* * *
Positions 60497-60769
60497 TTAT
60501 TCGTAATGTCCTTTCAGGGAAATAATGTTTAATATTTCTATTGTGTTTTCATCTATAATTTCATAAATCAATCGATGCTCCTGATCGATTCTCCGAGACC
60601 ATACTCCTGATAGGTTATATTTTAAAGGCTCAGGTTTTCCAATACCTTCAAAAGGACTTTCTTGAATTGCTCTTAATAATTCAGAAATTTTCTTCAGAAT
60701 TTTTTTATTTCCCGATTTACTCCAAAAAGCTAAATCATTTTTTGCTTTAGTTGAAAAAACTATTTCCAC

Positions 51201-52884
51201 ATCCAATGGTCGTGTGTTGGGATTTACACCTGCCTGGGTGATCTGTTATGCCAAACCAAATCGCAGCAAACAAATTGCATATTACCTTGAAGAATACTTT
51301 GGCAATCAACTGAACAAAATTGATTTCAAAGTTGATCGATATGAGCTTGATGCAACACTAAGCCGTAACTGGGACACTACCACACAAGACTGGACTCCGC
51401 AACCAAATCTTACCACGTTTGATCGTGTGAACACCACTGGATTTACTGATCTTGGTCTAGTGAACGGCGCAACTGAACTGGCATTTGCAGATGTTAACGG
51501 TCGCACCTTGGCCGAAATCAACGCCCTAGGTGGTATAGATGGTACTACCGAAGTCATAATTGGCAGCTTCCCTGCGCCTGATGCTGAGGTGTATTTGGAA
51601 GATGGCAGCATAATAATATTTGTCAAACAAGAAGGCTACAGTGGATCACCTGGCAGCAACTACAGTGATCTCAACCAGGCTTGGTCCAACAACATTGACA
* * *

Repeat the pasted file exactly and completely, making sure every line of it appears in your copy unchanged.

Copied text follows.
Positions 60497-60769
60497 TTAT
60501 TCGTAATGTCCTTTCAGGGAAATAATGTTTAATATTTCTATTGTGTTTTCATCTATAATTTCATAAATCAATCGATGCTCCTGATCGATTCTCCGAGACC
60601 ATACTCCTGATAGGTTATATTTTAAAGGCTCAGGTTTTCCAATACCTTCAAAAGGACTTTCTTGAATTGCTCTTAATAATTCAGAAATTTTCTTCAGAAT
60701 TTTTTTATTTCCCGATTTACTCCAAAAAGCTAAATCATTTTTTGCTTTAGTTGAAAAAACTATTTCCAC

Positions 51201-52884
51201 ATCCAATGGTCGTGTGTTGGGATTTACACCTGCCTGGGTGATCTGTTATGCCAAACCAAATCGCAGCAAACAAATTGCATATTACCTTGAAGAATACTTT
51301 GGCAATCAACTGAACAAAATTGATTTCAAAGTTGATCGATATGAGCTTGATGCAACACTAAGCCGTAACTGGGACACTACCACACAAGACTGGACTCCGC
51401 AACCAAATCTTACCACGTTTGATCGTGTGAACACCACTGGATTTACTGATCTTGGTCTAGTGAACGGCGCAACTGAACTGGCATTTGCAGATGTTAACGG
51501 TCGCACCTTGGCCGAAATCAACGCCCTAGGTGGTATAGATGGTACTACCGAAGTCATAATTGGCAGCTTCCCTGCGCCTGATGCTGAGGTGTATTTGGAA
51601 GATGGCAGCATAATAATATTTGTCAAACAAGAAGGCTACAGTGGATCACCTGGCAGCAACTACAGTGATCTCAACCAGGCTTGGTCCAACAACATTGACA